Genetics is part of the puzzle when it comes to canine health testing prior to breeding. Testing both parents is a must in order to produce the healthiest puppies possible. There are genotype (DNA tests) for certain diseases and also phenotype (physical examinations) for others that make up the whole health testing protocol. One of the most common physical screening exams is for hip dysplasia. It is a complex polygenic disease with no genetic test. Hip dysplasia is one of the phenotypical evaluations that are registrable with the Orthopedic Foundation for Animals (OFA). Embark currently tests for 230+ genetic health conditions. Many of them are also registrable with the OFA. Let’s dive into canine hip dysplasia.
Conducting a physical hip evaluation is the only way to screen dogs prior to breeding. Canine hip dysplasia can be caused by abnormal development of the hip joint or damage to the cartilage from a fracture. As the dog ages, an instability of the hip joint — a loose fit of the femoral head (ball) in the acetabulum (socket) — develops. This is called laxity. With long-term use, the ball and the socket degrades, which causes pain to the dog. The causes of hip dysplasia are complex, and can include genetics, environment, rapid weight gain from too much food, exercise, and trauma. It is more common in larger dogs. Dogs exhibit symptoms differently. Some with severe hip dysplasia may exhibit no symptoms, while others with a milder case can show lameness and limb problems.
Dogs are tested via radiograph (x-ray). It is recommended that veterinarians taking these x-rays follow the American Veterinary Medical Association guidelines for positioning a dog. Dogs must be placed on their backs in dorsal recumbency with their rear legs extended and parallel. The knees are rotated internally, and the pelvis is symmetric. Anesthesia is recommended to achieve proper relaxation. Pregnant females, or those in estrus, should not be x-rayed because hormonal fluctuations may affect the laxity of the hip joint. Once the dog’s x-ray is properly identified, along with the OFA application, it is sent to OFA for evaluation by a panel of board-certified radiologists.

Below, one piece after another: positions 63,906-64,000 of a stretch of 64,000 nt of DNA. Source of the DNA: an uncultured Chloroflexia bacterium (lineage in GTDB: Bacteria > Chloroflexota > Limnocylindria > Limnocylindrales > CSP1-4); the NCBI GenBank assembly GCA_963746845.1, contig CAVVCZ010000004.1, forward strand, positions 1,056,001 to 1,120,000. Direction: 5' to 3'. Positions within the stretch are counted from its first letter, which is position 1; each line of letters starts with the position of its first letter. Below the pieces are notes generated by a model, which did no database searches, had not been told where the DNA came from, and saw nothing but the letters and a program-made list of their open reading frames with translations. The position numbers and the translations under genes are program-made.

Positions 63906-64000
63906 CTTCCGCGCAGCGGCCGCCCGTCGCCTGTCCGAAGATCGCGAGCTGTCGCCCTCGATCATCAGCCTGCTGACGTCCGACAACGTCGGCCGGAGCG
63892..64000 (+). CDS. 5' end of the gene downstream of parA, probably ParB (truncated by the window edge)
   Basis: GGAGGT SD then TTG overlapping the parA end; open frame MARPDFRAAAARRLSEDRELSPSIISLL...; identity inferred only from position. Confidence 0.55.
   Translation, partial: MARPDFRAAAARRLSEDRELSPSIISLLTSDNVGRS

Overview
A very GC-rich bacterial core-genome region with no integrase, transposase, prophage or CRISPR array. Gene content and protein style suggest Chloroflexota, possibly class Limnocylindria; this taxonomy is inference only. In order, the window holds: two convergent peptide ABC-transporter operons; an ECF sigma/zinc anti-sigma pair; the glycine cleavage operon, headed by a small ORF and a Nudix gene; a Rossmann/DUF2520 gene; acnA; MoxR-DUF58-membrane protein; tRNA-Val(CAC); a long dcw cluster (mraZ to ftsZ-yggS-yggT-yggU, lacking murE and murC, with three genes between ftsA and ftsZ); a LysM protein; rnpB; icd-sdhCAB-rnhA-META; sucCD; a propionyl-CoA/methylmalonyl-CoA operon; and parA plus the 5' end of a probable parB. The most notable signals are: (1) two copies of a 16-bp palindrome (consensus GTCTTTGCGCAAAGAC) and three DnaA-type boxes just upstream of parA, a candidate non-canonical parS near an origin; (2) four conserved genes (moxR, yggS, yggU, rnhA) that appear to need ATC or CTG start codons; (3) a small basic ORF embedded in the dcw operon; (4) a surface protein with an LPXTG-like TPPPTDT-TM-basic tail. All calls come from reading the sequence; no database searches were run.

Dogs must be 24-months-old to receive a permanent hip evaluation from OFA. Dogs from between 4-months to 23-months-old can have preliminary evaluations sent to the OFA.
After review by OFA, hips are classified into normal, (excellent, good, fair), borderline, and dysplastic (mild, moderate, severe) categories to rate the results of canine hip dysplasia.
Excellent is the highest rating showing a well-formed ball and socket with very little joint space between them. Good hips are less than the best, but still show a well-fitting ball and socket with good coverage. Fair begins to show a wider hip joint with a ball that can slip out of its socket. These three ratings are considered normal and OFA will issue registration numbers for them.
Borderline falls between normal and dysplastic because there are more inconsistencies present, but the arthritic changes that define hip dysplasia are not present. Failing results start with mild, with significant subluxation, and a ball partially out of the socket. While moderate dysplastic hips have a very shallow socket where the ball barely rests and the joint begins to show arthritic changes. A dog with severe hip dysplasia has evidence of the ball almost completely out of a very shallow socket, and secondary arthritic changes including remodeling, bone spurs, and other changes.
The Orthopedic Foundation of America is a leading canine health registry and public database. For more information on genetic health testing, Embark offers a search tool which lists all 230+ genetic health tests Embark offers.